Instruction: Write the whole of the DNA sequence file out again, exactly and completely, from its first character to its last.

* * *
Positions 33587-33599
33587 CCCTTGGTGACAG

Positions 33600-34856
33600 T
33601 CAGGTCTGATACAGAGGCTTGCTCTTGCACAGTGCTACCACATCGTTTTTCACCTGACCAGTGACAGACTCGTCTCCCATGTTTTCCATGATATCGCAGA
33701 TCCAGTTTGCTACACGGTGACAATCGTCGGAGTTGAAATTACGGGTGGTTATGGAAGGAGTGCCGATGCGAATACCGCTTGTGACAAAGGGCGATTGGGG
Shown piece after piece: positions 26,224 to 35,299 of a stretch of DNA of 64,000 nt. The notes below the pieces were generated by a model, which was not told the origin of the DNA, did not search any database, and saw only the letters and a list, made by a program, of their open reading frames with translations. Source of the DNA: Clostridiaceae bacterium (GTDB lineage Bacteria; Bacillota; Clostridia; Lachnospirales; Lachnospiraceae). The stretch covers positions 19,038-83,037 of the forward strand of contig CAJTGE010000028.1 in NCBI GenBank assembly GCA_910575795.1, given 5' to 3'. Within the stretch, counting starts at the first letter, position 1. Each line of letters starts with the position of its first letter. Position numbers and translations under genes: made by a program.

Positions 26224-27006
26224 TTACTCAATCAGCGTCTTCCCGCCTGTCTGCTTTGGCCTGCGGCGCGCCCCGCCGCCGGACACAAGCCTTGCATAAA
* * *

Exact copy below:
Positions 33587-33599
33587 CCCTTGGTGACAG

Positions 33600-34856
33600 T
33601 CAGGTCTGATACAGAGGCTTGCTCTTGCACAGTGCTACCACATCGTTTTTCACCTGACCAGTGACAGACTCGTCTCCCATGTTTTCCATGATATCGCAGA
33701 TCCAGTTTGCTACACGGTGACAATCGTCGGAGTTGAAATTACGGGTGGTTATGGAAGGAGTGCCGATGCGAATACCGCTTGTGACAAAGGGCGATTGGGG
Shown piece after piece: positions 26,224 to 35,299 of a stretch of DNA of 64,000 nt. The notes below the pieces were generated by a model, which was not told the origin of the DNA, did not search any database, and saw only the letters and a list, made by a program, of their open reading frames with translations. Source of the DNA: Clostridiaceae bacterium (GTDB lineage Bacteria; Bacillota; Clostridia; Lachnospirales; Lachnospiraceae). The stretch covers positions 19,038-83,037 of the forward strand of contig CAJTGE010000028.1 in NCBI GenBank assembly GCA_910575795.1, given 5' to 3'. Within the stretch, counting starts at the first letter, position 1. Each line of letters starts with the position of its first letter. Position numbers and translations under genes: made by a program.

Positions 26224-27006
26224 TTACTCAATCAGCGTCTTCCCGCCTGTCTGCTTTGGCCTGCGGCGCGCCCCGCCGCCGGACACAAGCCTTGCATAAA